The Dynamic Development of a business is complex, with many factors contributing to its success or not. Among other things, it is important to have a proper strategy, to have a quality and marketable product or service and certainly effective processes. At the same time, it is up to the INDIVIDUALS of the organization to actually implement the strategies, plans and processes to make a business truly successful.
Your people are your most important asset!
This should not be just a phrase, but it should be the basic philosophy of your business! Research shows that employees and partners who feel that their contribution to the company and organization is valued, lead to a 24% increased chance of revenue growth and profitability. Even more, they strengthen the “core” The purpose of a company: They satisfy customers so that repeat sales and positive recommendations are generated.
According to Simon Sinek, a renowned marketing consultant and author, “customers will never love a company if its employees don’t love it first.” This means that employees need to treat their work with interest and passion, and daily actions as another step closer to its goals.
How will you do it?
The first step is simple, but basic! You need to consciously start “listening” to what your employees have to say, and take it seriously. You will thus have the opportunity to learn more about the problems they face on a daily basis, as well as the solutions they can propose through their experience. At the same time, You’ll begin to identify potential leadership talent among your employees.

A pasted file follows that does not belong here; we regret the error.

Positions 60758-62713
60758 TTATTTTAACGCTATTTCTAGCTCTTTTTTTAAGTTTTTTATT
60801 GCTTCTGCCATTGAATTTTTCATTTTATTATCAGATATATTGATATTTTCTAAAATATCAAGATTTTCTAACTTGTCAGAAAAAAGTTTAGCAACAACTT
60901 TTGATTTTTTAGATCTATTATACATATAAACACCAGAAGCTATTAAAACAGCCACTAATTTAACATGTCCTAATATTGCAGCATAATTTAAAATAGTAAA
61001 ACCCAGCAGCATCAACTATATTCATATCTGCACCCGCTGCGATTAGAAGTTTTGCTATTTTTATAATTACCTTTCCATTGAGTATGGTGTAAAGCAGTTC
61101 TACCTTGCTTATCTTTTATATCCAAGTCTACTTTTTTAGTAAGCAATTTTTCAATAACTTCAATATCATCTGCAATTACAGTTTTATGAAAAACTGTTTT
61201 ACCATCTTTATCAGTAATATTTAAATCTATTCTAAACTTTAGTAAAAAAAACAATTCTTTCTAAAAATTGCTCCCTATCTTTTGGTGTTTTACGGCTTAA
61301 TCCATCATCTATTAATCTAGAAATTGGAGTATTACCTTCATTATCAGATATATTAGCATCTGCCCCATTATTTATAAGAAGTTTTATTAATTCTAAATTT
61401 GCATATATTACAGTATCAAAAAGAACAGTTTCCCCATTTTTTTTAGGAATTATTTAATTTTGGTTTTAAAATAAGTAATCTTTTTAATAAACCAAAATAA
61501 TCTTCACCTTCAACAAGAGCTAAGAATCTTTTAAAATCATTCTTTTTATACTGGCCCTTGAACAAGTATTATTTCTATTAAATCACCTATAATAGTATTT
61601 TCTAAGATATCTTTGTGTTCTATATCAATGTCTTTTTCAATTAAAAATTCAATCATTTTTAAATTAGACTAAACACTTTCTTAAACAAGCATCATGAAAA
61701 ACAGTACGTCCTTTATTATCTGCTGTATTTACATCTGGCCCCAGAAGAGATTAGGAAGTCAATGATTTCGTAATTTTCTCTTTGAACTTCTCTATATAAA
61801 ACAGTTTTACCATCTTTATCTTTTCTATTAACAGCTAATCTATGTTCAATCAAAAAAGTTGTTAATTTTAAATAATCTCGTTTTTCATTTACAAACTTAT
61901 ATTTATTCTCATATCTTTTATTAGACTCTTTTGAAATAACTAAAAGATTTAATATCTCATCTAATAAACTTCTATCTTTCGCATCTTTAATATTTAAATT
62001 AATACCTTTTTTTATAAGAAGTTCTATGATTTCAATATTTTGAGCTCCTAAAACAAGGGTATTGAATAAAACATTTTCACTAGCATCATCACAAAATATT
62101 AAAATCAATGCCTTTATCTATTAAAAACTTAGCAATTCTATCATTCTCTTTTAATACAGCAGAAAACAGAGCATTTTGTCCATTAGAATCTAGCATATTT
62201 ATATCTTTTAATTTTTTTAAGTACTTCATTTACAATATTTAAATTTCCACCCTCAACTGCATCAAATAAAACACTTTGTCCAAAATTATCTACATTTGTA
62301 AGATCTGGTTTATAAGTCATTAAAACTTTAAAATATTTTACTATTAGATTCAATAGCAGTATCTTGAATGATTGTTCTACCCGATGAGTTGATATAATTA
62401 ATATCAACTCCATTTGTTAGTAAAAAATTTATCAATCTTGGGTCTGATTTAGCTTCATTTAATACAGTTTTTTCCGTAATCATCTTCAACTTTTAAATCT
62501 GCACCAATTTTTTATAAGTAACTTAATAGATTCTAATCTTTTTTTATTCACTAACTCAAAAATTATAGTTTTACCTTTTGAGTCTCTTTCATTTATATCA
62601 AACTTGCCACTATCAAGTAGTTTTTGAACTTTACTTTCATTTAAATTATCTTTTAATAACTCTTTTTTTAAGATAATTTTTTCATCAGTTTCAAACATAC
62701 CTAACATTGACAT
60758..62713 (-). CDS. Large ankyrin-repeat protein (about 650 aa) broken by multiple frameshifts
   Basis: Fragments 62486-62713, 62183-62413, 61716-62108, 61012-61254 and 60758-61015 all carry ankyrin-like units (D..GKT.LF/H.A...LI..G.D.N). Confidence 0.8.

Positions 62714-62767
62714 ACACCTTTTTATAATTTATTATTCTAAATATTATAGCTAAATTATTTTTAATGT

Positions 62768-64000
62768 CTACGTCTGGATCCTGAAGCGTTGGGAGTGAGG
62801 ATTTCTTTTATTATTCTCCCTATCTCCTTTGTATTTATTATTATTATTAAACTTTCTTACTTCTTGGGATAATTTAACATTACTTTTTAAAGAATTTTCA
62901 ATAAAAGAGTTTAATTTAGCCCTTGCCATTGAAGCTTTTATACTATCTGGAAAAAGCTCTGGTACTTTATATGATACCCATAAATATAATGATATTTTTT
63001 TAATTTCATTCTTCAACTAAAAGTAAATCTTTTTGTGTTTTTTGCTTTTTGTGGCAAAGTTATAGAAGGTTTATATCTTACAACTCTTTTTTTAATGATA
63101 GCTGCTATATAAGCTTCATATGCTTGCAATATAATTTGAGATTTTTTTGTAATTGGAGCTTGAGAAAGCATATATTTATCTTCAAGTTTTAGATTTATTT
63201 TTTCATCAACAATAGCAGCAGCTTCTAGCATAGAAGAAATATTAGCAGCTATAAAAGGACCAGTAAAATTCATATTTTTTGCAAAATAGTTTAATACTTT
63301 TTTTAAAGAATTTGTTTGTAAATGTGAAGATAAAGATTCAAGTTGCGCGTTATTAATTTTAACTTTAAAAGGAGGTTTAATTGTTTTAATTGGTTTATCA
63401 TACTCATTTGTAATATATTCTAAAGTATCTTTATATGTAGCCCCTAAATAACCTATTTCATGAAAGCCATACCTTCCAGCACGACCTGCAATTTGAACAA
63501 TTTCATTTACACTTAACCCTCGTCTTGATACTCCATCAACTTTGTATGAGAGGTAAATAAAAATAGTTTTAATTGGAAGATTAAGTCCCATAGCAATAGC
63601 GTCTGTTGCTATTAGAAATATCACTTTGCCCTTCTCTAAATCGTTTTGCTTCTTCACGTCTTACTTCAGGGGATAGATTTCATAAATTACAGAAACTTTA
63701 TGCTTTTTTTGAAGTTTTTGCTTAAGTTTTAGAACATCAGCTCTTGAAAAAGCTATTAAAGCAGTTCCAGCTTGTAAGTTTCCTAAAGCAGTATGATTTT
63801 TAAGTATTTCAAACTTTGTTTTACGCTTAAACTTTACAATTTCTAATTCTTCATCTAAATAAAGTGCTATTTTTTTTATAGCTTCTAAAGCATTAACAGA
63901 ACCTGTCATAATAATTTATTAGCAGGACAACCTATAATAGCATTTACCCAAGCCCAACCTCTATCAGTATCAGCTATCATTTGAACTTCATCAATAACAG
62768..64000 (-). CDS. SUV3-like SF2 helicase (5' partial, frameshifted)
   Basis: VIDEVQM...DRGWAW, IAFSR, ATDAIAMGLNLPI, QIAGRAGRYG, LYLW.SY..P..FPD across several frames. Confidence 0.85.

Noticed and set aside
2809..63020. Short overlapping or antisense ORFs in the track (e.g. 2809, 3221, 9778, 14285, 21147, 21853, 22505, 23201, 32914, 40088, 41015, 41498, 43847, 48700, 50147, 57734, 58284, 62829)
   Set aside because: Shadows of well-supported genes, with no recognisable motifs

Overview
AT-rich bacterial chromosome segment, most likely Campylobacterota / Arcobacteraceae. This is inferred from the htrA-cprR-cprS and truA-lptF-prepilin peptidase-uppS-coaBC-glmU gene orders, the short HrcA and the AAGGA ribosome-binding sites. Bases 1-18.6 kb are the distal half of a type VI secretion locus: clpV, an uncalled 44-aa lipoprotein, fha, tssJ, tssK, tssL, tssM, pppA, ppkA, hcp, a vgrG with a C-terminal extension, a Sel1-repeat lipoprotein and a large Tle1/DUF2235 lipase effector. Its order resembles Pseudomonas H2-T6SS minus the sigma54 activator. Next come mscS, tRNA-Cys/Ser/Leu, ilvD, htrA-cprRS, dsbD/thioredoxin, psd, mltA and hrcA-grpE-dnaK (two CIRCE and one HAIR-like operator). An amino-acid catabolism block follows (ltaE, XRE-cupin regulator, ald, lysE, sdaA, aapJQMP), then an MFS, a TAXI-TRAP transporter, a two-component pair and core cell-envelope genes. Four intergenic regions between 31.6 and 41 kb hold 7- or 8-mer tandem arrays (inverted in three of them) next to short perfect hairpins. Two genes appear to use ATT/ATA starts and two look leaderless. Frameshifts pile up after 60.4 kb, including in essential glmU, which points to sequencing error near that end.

Avoid the mistake that many companies often make, that is, to create a framework that gives the impression of open communication, but this is not the case. Make it happen!
Once you understand the needs and the room for improvement, it is important to evaluate all the key relationships that “surround” the business:
- Would you keep all your existing customers?
- Are you happy with your investors/bank?
- Do your suppliers support you properly?
- Are your consultants—accountants, lawyers, and coaches—the best for the size of your organization and your future plans?
Important and critical questions. The most difficult decisions are usually made when the company has already overcome some of these relationships and changes need to be made. You start with your own relationship and priority goals and then make it clear who are the leaders responsible for the main functions and processes that “direct” the business.
We know through our many years of experience that even profits can hide operational risks. But when it comes to your employees, having strong, dedicated people on your team can make the company perform beyond expectations.
So if your company’s scale up isn’t keeping up with the pace you expect, start by introspecting your organization, and see if the right people are doing the right things the right way!